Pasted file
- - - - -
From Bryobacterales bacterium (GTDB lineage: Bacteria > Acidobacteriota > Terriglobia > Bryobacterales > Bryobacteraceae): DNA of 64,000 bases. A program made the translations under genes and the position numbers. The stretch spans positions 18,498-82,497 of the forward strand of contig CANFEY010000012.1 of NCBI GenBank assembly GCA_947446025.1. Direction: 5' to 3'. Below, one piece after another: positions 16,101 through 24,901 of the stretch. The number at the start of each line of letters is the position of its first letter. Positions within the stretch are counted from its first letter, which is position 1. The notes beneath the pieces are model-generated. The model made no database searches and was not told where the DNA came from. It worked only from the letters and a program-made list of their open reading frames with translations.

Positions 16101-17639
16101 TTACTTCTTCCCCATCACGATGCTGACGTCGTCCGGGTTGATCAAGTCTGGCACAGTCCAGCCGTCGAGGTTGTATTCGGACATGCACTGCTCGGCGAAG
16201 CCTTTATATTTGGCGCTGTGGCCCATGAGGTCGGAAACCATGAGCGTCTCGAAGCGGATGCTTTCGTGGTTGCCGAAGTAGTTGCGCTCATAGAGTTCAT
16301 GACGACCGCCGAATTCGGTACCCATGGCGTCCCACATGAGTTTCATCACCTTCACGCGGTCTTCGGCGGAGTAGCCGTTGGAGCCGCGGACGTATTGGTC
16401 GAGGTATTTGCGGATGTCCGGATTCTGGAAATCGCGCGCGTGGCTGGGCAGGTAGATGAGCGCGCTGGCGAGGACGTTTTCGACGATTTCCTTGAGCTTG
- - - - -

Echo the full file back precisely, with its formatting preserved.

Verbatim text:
From Bryobacterales bacterium (GTDB lineage: Bacteria > Acidobacteriota > Terriglobia > Bryobacterales > Bryobacteraceae): DNA of 64,000 bases. A program made the translations under genes and the position numbers. The stretch spans positions 18,498-82,497 of the forward strand of contig CANFEY010000012.1 of NCBI GenBank assembly GCA_947446025.1. Direction: 5' to 3'. Below, one piece after another: positions 16,101 through 24,901 of the stretch. The number at the start of each line of letters is the position of its first letter. Positions within the stretch are counted from its first letter, which is position 1. The notes beneath the pieces are model-generated. The model made no database searches and was not told where the DNA came from. It worked only from the letters and a program-made list of their open reading frames with translations.

Positions 16101-17639
16101 TTACTTCTTCCCCATCACGATGCTGACGTCGTCCGGGTTGATCAAGTCTGGCACAGTCCAGCCGTCGAGGTTGTATTCGGACATGCACTGCTCGGCGAAG
16201 CCTTTATATTTGGCGCTGTGGCCCATGAGGTCGGAAACCATGAGCGTCTCGAAGCGGATGCTTTCGTGGTTGCCGAAGTAGTTGCGCTCATAGAGTTCAT
16301 GACGACCGCCGAATTCGGTACCCATGGCGTCCCACATGAGTTTCATCACCTTCACGCGGTCTTCGGCGGAGTAGCCGTTGGAGCCGCGGACGTATTGGTC
16401 GAGGTATTTGCGGATGTCCGGATTCTGGAAATCGCGCGCGTGGCTGGGCAGGTAGATGAGCGCGCTGGCGAGGACGTTTTCGACGATTTCCTTGAGCTTG